As military interventions go, it was practically flawless.
Last month Gambia's long-ruling dictator, President Yahya Jammeh, lost an election that turned out to be a little freer than he had planned. After first conceding defeat and even phoning up the victor, property developer Adama Barrow, to congratulate him, Jammeh changed his mind and decided to stay in power.
Within days the Economic Community of West African States (ECOWAS) had condemned Jammeh's action and ordered him to hand over power to Barrow. Within weeks the organization was organizing a military force to make him do so, while the presidents and prime ministers of other ECOWAS countries shuttled back and forth trying to persuade Jammeh to see reason.
On Jan. 19 (last Thursday), with Jammeh still clinging to power, the United Nations Security Council passed a resolution supporting ECOWAS but asking it to use "political means first." Typically, however, it did not endorse military action at all. It was the usual Security Council compromise, saying the right thing but not demanding decisive action for fear of triggering a veto.
So ECOWAS just went ahead anyway. On Friday a multinational force of 7,000 troops from five West African countries crossed the border from Senegal into Gambia. Barrow, who had fled to Senegal to avoid arrest or worse, was sworn in as president and immediately ordered the Gambian army not to resist. And with very few exceptions, it didn't.
Most of Saturday was taken up with a series of missed deadlines for Jammeh to hand over power and leave the country. However, that evening he boarded a plane and left for Guinea, en route to his permanent place in exile in Equatorial Guinea, a country so isolated and obscure that it makes Gambia seem positively metropolitan.
The likely reason for the delay was revealed on Sunday, when Mai Ahmad Fatty, one of President Barrow's advisers, reported that $11.3 million was missing from the Gambian government's coffers, which were nearly empty.
Good riddance — and not a single life was lost in the whole operation. Gambia has seen the first legal transfer of power since its independence in 1965, and ECOWAS has once again shown that it is the most effective regional security organization on the planet.
You will never see the Association of South-East Asian Nations (ASEAN) or the Arab League intervening militarily to defend democracy. The Organisation of American States doesn't do military interventions at all, and one doubts that the European Union would actually resort to force to stop a dictator from coming to power in one of its Balkan members.
The African Union does a bit better (e.g. the interventions in Somalia and South Sudan), but its huge membership of 54 countries makes decision-making a lengthy and tortuous process. Whereas ECOWAS' 15 countries have repeatedly and successfully intervened to defend or restore democratic governments in its member states, most recently in Côte d'Ivoire (2010), Guinea-Bissau (2012), and Mali (2012).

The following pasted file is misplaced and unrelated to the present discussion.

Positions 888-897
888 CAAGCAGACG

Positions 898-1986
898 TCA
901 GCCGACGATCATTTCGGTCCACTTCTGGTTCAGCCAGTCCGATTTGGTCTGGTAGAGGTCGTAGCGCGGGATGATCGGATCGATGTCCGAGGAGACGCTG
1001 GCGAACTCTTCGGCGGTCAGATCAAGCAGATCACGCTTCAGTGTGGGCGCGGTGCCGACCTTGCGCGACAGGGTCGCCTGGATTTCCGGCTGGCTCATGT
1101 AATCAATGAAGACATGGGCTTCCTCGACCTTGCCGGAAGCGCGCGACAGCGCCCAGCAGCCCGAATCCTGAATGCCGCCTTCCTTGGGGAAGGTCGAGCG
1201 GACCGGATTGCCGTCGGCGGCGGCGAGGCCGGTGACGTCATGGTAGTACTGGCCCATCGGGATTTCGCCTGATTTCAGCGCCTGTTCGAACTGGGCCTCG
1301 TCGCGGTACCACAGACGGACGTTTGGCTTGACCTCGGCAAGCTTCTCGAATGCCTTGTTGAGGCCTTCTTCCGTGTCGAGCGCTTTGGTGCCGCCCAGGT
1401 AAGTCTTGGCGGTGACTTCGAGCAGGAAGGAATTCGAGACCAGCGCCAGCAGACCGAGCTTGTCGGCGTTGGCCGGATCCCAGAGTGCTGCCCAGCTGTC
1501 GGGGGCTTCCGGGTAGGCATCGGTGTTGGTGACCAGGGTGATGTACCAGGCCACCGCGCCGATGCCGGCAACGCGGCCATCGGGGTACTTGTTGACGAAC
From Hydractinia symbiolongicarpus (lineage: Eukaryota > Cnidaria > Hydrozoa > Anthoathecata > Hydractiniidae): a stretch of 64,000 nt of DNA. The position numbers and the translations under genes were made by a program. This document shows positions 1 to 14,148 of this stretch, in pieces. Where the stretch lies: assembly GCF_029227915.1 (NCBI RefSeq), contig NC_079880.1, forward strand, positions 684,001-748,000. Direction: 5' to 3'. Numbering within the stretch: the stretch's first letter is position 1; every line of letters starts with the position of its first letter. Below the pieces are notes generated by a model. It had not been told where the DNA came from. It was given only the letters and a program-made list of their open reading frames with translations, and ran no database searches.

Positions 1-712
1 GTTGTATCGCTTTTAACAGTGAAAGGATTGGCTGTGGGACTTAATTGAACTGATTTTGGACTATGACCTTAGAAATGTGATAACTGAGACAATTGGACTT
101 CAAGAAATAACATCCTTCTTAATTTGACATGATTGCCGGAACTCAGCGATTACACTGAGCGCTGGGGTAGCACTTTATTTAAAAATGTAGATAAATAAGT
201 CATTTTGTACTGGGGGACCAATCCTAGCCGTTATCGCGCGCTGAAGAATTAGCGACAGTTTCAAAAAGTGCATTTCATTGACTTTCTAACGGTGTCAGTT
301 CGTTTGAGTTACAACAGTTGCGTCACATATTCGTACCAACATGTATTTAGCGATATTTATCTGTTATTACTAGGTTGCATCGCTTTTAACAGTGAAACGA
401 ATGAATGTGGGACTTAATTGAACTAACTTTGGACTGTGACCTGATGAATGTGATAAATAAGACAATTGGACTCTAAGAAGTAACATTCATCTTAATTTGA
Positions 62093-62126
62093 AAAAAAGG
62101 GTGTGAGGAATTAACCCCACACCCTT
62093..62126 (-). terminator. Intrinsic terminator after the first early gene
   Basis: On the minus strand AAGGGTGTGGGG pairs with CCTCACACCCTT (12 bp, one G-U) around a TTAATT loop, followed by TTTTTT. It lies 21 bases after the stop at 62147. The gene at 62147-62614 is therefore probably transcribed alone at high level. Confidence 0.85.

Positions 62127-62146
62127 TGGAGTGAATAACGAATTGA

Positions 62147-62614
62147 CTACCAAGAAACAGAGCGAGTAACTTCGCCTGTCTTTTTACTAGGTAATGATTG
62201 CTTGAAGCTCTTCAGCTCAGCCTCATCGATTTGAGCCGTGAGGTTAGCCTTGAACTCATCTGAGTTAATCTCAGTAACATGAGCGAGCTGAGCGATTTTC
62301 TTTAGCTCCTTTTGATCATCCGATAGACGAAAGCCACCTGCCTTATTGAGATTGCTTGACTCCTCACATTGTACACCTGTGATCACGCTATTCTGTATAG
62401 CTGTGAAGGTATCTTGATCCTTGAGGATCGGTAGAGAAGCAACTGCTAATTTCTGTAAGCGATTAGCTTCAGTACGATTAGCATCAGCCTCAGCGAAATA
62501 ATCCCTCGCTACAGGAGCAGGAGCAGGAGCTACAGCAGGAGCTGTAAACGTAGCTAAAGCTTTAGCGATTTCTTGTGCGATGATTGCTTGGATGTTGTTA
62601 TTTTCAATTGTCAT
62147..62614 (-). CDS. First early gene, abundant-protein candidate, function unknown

ECOWAS was founded in 1975, and its members first committed themselves to respect human rights and to promote democratic systems of government in 1991 (when a number of them were actually still dictatorships). But the key year was 1999, when they all signed up to the Protocol relating to the Mechanism for Conflict Prevention, Management, Resolution, Peace-Keeping, and Security (Protocol-Mechanism).
It could be compared to the UN Security Council in the sense that it has the right to order military interventions in sovereign states to stop wars, but it goes further in two important ways: it can also intervene to thwart unconstitutional attacks on democracy — and there is no veto. Even giant Nigeria, which has half of ECOWAS' total population, has to accept majority decisions.
Decisions to intervene are taken by a two-thirds majority on the Mediation and Security Council (MSC), a nine-member body with a rotating membership. Nigeria obviously has huge influence, which it regularly wields in favour of democracy, but it is sometimes not even sitting on the MSC when it takes its decisions.
The Southern African Development Community and the African Union (with responsibility for the whole continent) have subsequently followed ECOWAS' lead and adopted similar rules for intervention, but this kind of tough international protection for human rights and democracy is non-existent outside Africa.
You could argue, of course, that it's Africa that needs it most, and you would be right. But the point is a) that Africa does have it, and b) that several other regions of the world would benefit from similar institutions.
Gwynne Dyer is an independent journalist whose articles are published in 45 countries.